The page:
Saturday, September 10, 2016

Cats: a poem and a painting

                                                  Cat and Yellow Butterfly
                                           Hsu Pei-hung, Chinese, (1895-1953)
                 Garden Lion 
O Michael, you are at once the enemy
And the chief ornament of our garden,
Scrambling up rose-posts, nibbling at nepeta,
Making your lair where tender plants should flourish,
Or proudly couchant on a sun-warmed stone.

What do you do all night there,
When we seek our soft beds,
And you go off, old roisterer,
Away into the dark?

I think you play at leopards and panthers;
I think you wander on to foreign properties;
But on winter mornings you are a lost orphan
Pitifully wailing underneath our windows;
And in summer, by the open doorway,
You come in pad, pad, lazily to breakfast,
Plumy tail waving, with a fine swagger,
Like a drum-major, or a parish beadle,
Or a rich rajah, or the Grand Mogul.

-- Mary Ursula Bethell --
New Zealand, (1874-1945)

Just a slight change of pace.  The poem and the painting remind me of Molly and Dusky, both of whom have moved on to wherever they go after their stay with me:  Molly for about 16 years and Dusky about three weeks shy of 18 years.  Both had very active fantasy lives as I watched them out in the front and back yards.

Note:  Both the poem and the painting are featured in Art and Nature: An Illustrated Anthology of  Nature Poetry  


  1. no day is a waste if you learn something... nepeta=catmint... we had cats; where ever Molly and Dusky are, i hope Probably and Chunky are there also...

  2. Mudpuddle,

    Thanks for the translation: I'd been meaning to look up nepeta but forgot.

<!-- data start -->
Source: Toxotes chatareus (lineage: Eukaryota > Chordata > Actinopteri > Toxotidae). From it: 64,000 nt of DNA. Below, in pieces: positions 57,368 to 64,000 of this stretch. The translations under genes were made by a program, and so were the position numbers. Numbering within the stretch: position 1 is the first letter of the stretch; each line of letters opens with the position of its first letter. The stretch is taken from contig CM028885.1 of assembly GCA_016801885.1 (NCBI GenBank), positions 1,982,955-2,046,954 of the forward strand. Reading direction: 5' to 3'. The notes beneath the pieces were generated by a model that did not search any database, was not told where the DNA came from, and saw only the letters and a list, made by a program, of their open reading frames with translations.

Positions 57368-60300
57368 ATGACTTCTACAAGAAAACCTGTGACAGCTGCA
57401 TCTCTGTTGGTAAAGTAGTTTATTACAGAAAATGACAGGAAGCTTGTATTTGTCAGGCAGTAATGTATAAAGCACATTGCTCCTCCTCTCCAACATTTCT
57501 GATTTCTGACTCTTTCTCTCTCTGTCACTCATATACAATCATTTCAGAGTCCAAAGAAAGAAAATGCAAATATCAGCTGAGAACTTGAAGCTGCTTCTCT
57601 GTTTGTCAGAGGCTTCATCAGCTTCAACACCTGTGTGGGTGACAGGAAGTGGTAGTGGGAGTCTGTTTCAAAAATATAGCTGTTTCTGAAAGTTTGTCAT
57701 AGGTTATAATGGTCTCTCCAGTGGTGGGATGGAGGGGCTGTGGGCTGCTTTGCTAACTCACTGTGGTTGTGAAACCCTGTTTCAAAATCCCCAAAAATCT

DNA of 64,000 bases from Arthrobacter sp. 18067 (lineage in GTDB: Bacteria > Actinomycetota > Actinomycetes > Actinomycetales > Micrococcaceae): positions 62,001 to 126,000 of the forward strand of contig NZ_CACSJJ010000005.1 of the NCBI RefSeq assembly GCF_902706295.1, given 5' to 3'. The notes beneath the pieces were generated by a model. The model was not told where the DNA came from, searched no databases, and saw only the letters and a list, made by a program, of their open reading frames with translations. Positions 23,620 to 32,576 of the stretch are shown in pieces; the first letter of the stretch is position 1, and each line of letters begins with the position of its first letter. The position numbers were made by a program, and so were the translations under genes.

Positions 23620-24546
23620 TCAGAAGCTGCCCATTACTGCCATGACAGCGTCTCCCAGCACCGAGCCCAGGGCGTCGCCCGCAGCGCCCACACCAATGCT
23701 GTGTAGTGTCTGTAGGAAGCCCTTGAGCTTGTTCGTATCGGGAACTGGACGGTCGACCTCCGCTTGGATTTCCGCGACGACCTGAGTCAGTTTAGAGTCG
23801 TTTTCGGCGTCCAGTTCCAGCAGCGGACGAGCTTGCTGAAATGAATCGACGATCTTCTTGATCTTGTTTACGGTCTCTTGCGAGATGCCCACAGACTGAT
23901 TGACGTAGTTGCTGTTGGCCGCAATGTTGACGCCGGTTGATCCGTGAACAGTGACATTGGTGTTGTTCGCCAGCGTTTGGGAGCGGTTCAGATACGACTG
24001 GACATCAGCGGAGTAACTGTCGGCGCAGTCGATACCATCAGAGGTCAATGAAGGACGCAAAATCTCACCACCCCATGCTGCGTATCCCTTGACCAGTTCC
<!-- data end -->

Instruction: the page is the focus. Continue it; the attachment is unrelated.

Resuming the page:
It is said that in an infinite universe, all things are possible. So, perhaps they are and perhaps we may be fortunate enough to join them. I'd prefer an heaven with cats and pets to one with harps, streets of gold, and all that singing (one of the few times I agree with Mark Twain).

  3. i really like that painting; the cat's eyes are looking directly at the butterfly; it's paws have the claws spread out, ready to grab; the ears are a little peculiar, but maybe that's the way chinese cats are?

    1. Mudpuddle,

      Good observations! I hadn't noticed those details, just the overall posture suggesting intense interest. It's hard to tell about those ears, though. Could they be laid back while he is on the prowl?

    2. i think you're right; looking closely, the black is only part of the ears: the outside is white....

    3. Mudpuddle,

      His patchy coloring makes it difficult to really focus on him, which I guess makes for good camouflage.

  4. Regrettably, we have four cats -- my wife's rescue project -- and when they vex me most I turn to T. S. Eliot's collection of cat poems, the ones that morphed into a Broadway extravaganza. I prefer Eliot to Broadway. I recommend the cat poems. I prefer them to my wife's rescues.

    1. FOUR!! my gosh; you could form a cat kingdom of your own!

    2. I blame my wife. She is the Saint Francis of the county. No stray animal can escape her grasp. The four cats are feral, which she trapped (and took to the vet for the obligatory treatments and alterings), and now they live on our enclosed patio in back. Joy!

    3. R.T.,

      Poems are marvelous, but they can't match a purring cat curled up in one's lap. Trust me--I have experience.

    4. Mudpuddle,

      There already is a cat kingdom, but RT didn't form it.

    5. R.T.,

      "I blame my wife. She is the Saint Francis of the county."

      You are indeed blessed and most fortunate among men.

  5. And there is this:

    1. R.T.,

      Thanks for the link. It's a great poem.